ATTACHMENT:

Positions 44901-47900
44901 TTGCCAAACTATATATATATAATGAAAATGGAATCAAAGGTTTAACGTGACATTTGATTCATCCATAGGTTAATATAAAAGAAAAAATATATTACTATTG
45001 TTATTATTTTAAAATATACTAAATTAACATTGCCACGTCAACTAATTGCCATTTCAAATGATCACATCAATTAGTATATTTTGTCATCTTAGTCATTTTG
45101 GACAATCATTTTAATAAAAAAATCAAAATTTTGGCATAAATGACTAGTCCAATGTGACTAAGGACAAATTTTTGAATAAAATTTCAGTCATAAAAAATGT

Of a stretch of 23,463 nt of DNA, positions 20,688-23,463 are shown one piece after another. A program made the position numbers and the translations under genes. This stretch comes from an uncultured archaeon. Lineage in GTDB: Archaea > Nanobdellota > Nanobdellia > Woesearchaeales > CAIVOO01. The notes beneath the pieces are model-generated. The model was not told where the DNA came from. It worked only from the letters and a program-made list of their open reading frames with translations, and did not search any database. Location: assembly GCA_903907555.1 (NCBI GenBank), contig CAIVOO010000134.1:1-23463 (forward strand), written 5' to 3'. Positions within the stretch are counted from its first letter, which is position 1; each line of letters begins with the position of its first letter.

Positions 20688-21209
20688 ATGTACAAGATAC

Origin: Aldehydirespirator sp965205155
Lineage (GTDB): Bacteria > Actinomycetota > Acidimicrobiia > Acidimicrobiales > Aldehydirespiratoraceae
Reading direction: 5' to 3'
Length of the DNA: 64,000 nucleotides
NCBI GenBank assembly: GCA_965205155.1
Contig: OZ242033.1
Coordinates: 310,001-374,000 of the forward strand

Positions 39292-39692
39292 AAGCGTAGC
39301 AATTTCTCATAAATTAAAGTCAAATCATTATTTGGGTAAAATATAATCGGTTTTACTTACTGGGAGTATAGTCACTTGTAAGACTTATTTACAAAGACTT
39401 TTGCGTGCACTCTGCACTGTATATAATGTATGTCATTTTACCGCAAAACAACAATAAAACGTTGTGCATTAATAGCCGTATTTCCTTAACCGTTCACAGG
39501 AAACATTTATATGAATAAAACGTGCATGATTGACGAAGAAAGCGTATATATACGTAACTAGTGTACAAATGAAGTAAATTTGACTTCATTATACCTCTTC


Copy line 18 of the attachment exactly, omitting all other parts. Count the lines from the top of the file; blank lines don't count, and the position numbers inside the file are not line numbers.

39401 TTGCGTGCACTCTGCACTGTATATAATGTATGTCATTTTACCGCAAAACAACAATAAAACGTTGTGCATTAATAGCCGTATTTCCTTAACCGTTCACAGG